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Anti-microbial and pathogen repellent surfaces

Spread of pathogens via surfaces in public areas is a major cause of infection worldwide. The recent COVID-19 pandemic and the acceleration of deaths attributed to antibiotic resistant bacterial strains emphasise the urgent need for reducing or inhibiting surface-mediated transmission pathways.

Disinfection of all surfaces acting as potential points of pathogen transmission is challenging, laborious and often ineffective as recontamination is sporadic and incidental. Engineering surfaces that are intrinsically uninhabitable by pathogens may help prevent future pandemic outbreaks and contribute to decreased transmission rates of bacteria and viruses.

Profs. A. Tricoli and D. Nisbet’s research groups at the Australian National University (ANU) have developed a surface coating that is able to both repel bacteria and provide a strong antimicrobial action in case of bacterial adhesion. As a result, these coatings can reduce adhesion and proliferation of gram positive and negative bacteria by more than 99.85%, even when immersed in concentrated bacterial cultures for several hours. The coating architecture consists of two hierarchically structured nanomaterials anchored on a robust interpenetrated polymer network layer. This coating structure is highly water repellent, and thus capable of resisting the adhesion of pathogens present in droplets expelled by sneezing, coughing or hosted on human skin. When in contact with bacteria, the second nanocomponent of the coating responds by releasing antimicrobial agents that can destroy the bacterial cytoplasmic membrane in a short time.

Potential mechanism of bacterial adhesion by contact with a damaged area of the coating. SEM images of a deliberately applied scratch in the coating (a) revealing adhesion of bacteria on the scratched area (b) while unscratched surfaces areas stay bacteria-free (c).

In-situ confocal microscopy and subsequent scanning electron microscopy, performed at the Microscopy Australia facility at ANU revealed the pathogen repulsion mechanism of this coating structure. The formation of a trapped air layer prevents bacteria contained in liquids or on humid surfaces reaching the coating. However, if there is any damage to the water-repellent layer or release of the trapped air, pathogens could then attach to the surface.  The incorporation of a second antimicrobial defense mechanism would then come into play  to effectively counter bacterial transmission. Further studies are ongoing to also prevent transmission of viral pathogens.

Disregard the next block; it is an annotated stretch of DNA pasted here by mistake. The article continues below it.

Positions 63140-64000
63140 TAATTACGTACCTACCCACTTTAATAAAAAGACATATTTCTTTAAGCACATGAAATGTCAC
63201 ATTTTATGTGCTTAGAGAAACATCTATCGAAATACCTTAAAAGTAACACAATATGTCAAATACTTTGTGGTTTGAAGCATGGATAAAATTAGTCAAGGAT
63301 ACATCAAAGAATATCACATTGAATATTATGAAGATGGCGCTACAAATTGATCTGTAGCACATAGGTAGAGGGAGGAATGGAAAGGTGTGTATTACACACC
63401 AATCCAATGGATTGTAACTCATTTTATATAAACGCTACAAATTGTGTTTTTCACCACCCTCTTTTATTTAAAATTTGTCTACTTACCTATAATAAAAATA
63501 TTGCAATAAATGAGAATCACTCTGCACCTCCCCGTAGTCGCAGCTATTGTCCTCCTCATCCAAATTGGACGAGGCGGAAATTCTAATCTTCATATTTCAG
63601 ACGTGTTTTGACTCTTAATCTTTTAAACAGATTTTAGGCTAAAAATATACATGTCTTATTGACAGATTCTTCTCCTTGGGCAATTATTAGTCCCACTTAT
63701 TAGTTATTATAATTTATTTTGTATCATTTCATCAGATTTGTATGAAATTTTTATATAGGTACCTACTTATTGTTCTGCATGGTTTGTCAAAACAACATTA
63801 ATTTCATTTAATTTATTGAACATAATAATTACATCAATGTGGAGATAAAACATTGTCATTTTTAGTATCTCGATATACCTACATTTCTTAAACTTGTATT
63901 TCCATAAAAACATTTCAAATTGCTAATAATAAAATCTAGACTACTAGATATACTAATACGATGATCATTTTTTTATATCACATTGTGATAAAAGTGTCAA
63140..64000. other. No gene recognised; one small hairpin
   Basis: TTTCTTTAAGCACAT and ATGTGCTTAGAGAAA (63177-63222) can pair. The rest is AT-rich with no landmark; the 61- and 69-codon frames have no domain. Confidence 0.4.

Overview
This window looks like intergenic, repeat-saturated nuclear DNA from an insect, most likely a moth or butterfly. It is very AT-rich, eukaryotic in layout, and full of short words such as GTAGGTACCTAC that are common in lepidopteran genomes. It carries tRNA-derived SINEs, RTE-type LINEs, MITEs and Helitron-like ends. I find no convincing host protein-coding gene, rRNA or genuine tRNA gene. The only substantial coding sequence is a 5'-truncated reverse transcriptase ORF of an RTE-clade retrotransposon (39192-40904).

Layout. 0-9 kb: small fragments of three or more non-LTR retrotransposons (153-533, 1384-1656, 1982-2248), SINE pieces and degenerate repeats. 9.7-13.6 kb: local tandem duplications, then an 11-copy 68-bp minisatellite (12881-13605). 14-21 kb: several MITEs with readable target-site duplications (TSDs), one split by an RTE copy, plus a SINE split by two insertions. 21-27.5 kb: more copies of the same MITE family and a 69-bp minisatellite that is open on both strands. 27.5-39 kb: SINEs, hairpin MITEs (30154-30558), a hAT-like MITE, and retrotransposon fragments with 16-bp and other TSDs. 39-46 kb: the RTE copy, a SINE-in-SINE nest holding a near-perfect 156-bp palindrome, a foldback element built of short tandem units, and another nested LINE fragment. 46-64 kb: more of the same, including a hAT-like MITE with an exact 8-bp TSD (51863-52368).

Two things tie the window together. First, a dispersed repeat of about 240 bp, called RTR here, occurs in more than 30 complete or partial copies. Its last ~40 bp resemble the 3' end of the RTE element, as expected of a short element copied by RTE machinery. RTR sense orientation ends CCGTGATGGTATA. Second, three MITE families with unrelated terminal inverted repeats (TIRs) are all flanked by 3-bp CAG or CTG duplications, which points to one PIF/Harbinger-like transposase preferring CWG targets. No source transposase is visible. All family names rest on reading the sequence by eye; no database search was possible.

Bacterial adhesion on a steel surface without (left) and with the coating (right) with bacteria fluorescing in green. Bacterial adhesion was induced by imprinting of bacteria cultures on the substrate surfaces.

Notably, previously proposed water-repellent coatings to prevent transmission of pathogens, have found limited use, due to their poor mechanical stability and inability to prevent proliferation in case of successful bacterial adhesion. This dual pathogen-repellent and antimicrobial properties of the ANU spray-on coating has significant potential to provide a practical solution to fight infection via surface contact.

To commercialise this invention, a patent application has been submitted and a start-up company, NanoStratus, initiated. There are also various industrial projects underway including an ARC Linkage project and a contribution to an ARC Training Centre.

 

Paper: S. Wong, Z. H. Stachurski, D. R. Nisbet and A. Tricoli, Ultra-durable and transparent self-cleaning surfaces by large-scale self-assembly of hierarchical interpenetrated polymer networks. ACS Applied Materials & Interfaces 2016, 8 (21), 13615-13623

Patent: W.S.Y. Wong, A. Tricoli, D. Nisbet, Z. Starchurski, Interpenetrating polymer networks, P151609, Australian Provisional Patent Application, 10 May 2016

3D confocal microscope image of bacteria floating over the coating developed at ANU with bacteria fluorescing in green.